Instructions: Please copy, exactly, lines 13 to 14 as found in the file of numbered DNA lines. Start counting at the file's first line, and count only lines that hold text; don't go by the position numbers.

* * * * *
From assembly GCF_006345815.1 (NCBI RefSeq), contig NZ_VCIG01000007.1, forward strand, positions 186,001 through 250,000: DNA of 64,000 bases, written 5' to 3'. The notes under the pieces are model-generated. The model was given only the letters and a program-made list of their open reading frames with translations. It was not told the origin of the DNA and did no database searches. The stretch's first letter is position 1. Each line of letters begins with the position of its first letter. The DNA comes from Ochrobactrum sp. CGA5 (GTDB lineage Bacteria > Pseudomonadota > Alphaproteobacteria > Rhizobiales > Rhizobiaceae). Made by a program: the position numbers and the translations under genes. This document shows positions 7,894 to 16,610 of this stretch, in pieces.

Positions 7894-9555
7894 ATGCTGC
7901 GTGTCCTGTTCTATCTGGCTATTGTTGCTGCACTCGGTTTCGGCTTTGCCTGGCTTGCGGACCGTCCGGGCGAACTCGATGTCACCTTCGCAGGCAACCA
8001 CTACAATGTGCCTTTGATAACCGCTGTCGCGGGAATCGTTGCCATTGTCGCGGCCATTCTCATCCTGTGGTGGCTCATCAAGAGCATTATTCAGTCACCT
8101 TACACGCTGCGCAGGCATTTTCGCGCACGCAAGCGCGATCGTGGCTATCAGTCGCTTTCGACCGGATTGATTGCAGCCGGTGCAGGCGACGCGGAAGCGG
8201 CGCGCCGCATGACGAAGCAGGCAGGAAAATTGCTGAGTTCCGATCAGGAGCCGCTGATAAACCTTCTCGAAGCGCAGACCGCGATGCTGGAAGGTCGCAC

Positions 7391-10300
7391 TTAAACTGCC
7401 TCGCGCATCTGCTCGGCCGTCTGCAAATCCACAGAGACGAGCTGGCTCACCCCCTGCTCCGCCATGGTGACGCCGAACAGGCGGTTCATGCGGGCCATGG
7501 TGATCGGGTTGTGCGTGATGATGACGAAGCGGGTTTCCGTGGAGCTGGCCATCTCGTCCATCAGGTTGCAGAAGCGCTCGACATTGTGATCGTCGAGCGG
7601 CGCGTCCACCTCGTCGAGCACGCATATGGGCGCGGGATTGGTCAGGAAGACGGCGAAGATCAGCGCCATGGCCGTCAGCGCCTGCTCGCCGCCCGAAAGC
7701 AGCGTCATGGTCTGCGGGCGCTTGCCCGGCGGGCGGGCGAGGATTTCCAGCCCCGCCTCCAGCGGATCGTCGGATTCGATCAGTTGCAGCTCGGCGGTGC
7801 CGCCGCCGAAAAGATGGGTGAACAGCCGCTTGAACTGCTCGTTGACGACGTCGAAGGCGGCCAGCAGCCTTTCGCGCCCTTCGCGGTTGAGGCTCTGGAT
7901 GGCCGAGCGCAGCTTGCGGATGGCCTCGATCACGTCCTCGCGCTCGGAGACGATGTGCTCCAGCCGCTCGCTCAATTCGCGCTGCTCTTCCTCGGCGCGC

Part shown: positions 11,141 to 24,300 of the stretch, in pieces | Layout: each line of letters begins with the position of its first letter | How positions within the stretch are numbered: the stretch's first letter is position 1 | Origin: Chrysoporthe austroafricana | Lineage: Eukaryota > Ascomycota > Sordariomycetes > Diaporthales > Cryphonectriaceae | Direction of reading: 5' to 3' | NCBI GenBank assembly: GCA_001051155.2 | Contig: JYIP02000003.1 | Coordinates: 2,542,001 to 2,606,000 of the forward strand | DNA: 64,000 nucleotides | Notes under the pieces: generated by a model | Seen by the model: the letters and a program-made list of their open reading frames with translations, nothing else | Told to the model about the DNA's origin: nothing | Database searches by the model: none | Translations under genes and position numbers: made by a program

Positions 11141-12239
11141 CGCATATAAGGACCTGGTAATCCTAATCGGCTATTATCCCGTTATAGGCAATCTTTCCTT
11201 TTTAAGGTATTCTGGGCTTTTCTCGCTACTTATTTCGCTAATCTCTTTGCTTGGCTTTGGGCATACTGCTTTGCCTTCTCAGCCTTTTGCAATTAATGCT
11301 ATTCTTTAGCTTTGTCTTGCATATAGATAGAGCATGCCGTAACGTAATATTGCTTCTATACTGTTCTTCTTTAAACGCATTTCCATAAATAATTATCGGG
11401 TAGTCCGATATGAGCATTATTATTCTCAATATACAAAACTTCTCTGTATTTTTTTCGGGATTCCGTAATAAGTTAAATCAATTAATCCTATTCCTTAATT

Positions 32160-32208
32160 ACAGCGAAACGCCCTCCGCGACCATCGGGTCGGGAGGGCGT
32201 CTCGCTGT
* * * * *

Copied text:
7701 AGCGTCATGGTCTGCGGGCGCTTGCCCGGCGGGCGGGCGAGGATTTCCAGCCCCGCCTCCAGCGGATCGTCGGATTCGATCAGTTGCAGCTCGGCGGTGC
7801 CGCCGCCGAAAAGATGGGTGAACAGCCGCTTGAACTGCTCGTTGACGACGTCGAAGGCGGCCAGCAGCCTTTCGCGCCCTTCGCGGTTGAGGCTCTGGAT